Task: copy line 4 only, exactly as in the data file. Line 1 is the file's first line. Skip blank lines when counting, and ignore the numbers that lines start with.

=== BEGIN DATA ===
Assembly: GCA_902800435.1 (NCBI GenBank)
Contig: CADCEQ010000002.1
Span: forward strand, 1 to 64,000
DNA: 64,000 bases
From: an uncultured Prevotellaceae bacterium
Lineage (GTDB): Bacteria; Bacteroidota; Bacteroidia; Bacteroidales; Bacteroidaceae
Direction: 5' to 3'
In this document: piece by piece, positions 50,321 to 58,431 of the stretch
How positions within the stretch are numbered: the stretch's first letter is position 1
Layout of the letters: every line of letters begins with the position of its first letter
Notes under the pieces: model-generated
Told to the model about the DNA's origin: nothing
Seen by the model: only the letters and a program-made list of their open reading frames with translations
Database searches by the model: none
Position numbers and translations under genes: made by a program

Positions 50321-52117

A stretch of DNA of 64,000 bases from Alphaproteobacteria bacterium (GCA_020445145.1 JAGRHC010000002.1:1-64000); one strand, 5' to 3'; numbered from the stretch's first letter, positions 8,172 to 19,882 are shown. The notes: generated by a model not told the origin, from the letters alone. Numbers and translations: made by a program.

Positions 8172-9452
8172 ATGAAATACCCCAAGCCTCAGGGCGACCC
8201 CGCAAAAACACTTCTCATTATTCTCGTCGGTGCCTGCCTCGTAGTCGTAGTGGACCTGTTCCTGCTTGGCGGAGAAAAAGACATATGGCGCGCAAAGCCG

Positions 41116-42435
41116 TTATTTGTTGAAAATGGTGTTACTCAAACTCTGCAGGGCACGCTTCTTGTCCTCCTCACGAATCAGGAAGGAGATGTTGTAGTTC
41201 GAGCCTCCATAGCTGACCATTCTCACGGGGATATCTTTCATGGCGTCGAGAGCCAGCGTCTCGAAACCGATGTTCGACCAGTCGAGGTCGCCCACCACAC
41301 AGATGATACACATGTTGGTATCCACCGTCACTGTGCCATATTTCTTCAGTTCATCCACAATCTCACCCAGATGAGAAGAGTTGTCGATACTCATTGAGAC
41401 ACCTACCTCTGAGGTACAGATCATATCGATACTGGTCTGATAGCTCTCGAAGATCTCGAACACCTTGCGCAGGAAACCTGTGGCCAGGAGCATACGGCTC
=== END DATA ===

DNA: 64,000 bases